Among the first moves Shula made as head coach was assembling a coaching staff. By April 20, 1970, he had hired Bill Arnsparger as defensive coordinator, Monte Clark as offensive line coach, Mike Scarry as defensive line coach, Howard Schnellenberger as offensive coordinator, and Carl Taseff as offensive backs coach, while defensive backs coach Tom Keane, a holdover from the Wilson era, remained on the coaching staff. All of these key members of the coaching staff would be retained through the 1972 season. In the 1970 draft, the Dolphins added players such as tight end Jim Mandich, cornerback Tim Foley, and safety Jake Scott. Future Hall of Fame center Jim Langer, who went undrafted, was signed, while guard Bob Kuechenberg was acquired during free agency. The 1970 team was greatly improved from the previous season, posting a 10-4 record and reaching the playoffs for the first time in franchise history, but losing to the Oakland Raiders 21-14 in their postseason debut. Notable additions to the team via the 1971 draft included defensive end Vern Den Herder and wide receiver Otto Stowe. Before the season, one important trade saw the Dolphins acquire linebacker Bob Matheson. After posting a 10-3-1 regular season record in 1971, the Dolphins advanced much further in the postseason, reaching Super Bowl VI. However, they suffered an embarrassing 24-3 loss to the Dallas Cowboys.
|1972 Miami Dolphins draft|
|1||25||Mike Kadish||Defensive tackle||Notre Dame|
|3||77||Gary Kosins||Running back||Dayton||Drafted by the Dolphins, but signed with the Chicago Bears|
|6||155||Ray Nettles||Linebacker||Tennessee||Drafted by the Dolphins, but opted to play for the CFL's BC Lions|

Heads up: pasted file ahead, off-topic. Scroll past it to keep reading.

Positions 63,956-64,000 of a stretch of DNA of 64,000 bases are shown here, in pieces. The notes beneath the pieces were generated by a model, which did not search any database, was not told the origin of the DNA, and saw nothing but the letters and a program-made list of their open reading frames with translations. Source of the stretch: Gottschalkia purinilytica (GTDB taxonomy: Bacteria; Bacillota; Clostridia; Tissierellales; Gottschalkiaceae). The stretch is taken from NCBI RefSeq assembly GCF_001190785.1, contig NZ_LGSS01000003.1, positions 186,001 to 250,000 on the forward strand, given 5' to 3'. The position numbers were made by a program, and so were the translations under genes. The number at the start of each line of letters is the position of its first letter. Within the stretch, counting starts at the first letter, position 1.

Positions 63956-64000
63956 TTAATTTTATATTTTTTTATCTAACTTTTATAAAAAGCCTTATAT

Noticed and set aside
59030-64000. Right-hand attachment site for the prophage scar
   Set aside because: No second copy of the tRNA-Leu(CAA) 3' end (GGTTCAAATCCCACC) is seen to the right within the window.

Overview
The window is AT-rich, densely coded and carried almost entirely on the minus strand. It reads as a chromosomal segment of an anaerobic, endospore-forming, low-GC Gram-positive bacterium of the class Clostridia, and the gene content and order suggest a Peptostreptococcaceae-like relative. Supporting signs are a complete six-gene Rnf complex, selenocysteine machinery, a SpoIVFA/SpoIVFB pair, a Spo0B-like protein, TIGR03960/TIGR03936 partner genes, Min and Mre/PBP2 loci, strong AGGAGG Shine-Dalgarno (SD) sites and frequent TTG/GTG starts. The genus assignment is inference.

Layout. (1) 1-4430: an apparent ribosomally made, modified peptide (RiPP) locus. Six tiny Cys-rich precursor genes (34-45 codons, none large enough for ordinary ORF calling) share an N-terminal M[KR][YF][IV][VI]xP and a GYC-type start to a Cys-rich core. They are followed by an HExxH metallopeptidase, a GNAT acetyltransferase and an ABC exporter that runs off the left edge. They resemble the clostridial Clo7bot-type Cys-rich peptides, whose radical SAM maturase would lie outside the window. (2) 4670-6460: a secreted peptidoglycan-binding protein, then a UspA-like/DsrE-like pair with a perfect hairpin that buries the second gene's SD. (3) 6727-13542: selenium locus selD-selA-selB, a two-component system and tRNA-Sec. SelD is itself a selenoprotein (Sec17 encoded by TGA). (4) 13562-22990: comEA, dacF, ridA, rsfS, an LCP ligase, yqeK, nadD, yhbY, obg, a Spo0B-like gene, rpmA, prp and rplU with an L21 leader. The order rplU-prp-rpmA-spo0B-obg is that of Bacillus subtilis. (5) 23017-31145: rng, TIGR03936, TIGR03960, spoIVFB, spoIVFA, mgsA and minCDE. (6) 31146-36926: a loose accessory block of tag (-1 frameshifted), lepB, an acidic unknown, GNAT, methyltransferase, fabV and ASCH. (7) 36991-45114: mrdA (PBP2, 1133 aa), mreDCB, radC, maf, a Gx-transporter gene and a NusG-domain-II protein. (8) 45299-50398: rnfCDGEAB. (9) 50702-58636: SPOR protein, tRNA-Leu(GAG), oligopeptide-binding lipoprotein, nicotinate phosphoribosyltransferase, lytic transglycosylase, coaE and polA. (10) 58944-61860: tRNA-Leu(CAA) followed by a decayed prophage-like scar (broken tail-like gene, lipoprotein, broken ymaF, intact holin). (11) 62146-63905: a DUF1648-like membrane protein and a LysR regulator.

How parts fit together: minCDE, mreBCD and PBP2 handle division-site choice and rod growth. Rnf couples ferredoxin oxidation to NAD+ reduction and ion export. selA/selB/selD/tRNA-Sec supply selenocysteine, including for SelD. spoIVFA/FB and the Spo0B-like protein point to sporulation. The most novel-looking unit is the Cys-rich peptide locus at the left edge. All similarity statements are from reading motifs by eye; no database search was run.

|7||161||Bill Adams||Guard||Holy Cross||Drafted by the Dolphins, but signed with the Buffalo Bills|
|7||180||Calvin Harrell||Running back||Arkansas State||Drafted by the Dolphins, but played for the CFL's Edmonton Eskimos|
|8||233||Greg Johnson||Defensive back||Wisconsin|
|11||285||Ed Jenkins||Wide receiver||Holy Cross|
|12||311||Ashley Bell||Tight end||Purdue|
|13||337||Archie Robinson||Defensive back||Hillsdale|
|15||389||Bill Davis||Defensive tackle||William & Mary|
|16||415||Al Hannah||Wide receiver||Wisconsin|
|17||441||Vern Brown||Defensive back||Western Michigan|
|Made roster + Pro Football Hall of Fame * Made at least one Pro Bowl during career|
|1||at Detroit Lions||L 23-31||0-1||Tiger Stadium|
|2||Green Bay Packers||L 13-14||0-2||Miami Orange Bowl|
|3||at Cincinnati Bengals||W 35-17||1-2||Riverfront Stadium|
|4||Atlanta Falcons||W 24-10||2-2||Miami Orange Bowl|
|5||at Washington Redskins||L 24-27||2-3||Robert F. Kennedy Memorial Stadium|
|6||September 10||Minnesota Vikings||W 21-19||3-3||Miami Orange Bowl|
|1||September 17||at Kansas City Chiefs||W 20-10||1-0||Arrowhead Stadium||Recap|
|2||September 24||Houston Oilers||W 34-13||2-0||Miami Orange Bowl||Recap|
|3||October 1||at Minnesota Vikings||W 16-14||3-0||Metropolitan Stadium||Recap|
|4||October 8||at New York Jets||W 27-17||4-0||Shea Stadium||Recap|
|5||October 15||San Diego Chargers||W 24-10||5-0||Miami Orange Bowl||Recap|
|6||October 22||Buffalo Bills||W 24-23||6-0||Miami Orange Bowl||Recap|
|7||October 29||at Baltimore Colts||W 23-0||7-0||Memorial Stadium||Recap|
|8||November 5||at Buffalo Bills||W 30-16||8-0||War Memorial Stadium||Recap|
|9||November 12||New England Patriots||W 52-0||9-0||Miami Orange Bowl||Recap|
|10||November 19||New York Jets||W 28-24||10-0||Miami Orange Bowl||Recap|
|11||St. Louis Cardinals||W 31-10||11-0||Miami Orange Bowl||Recap|
|12||December 3||at New England Patriots||W 37-21||12-0||Schaefer Stadium||Recap|
|13||December 10||at New York Giants||W 23-13||13-0||Yankee Stadium||Recap|
|14||Baltimore Colts||W 16-0||14-0||Miami Orange Bowl||Recap|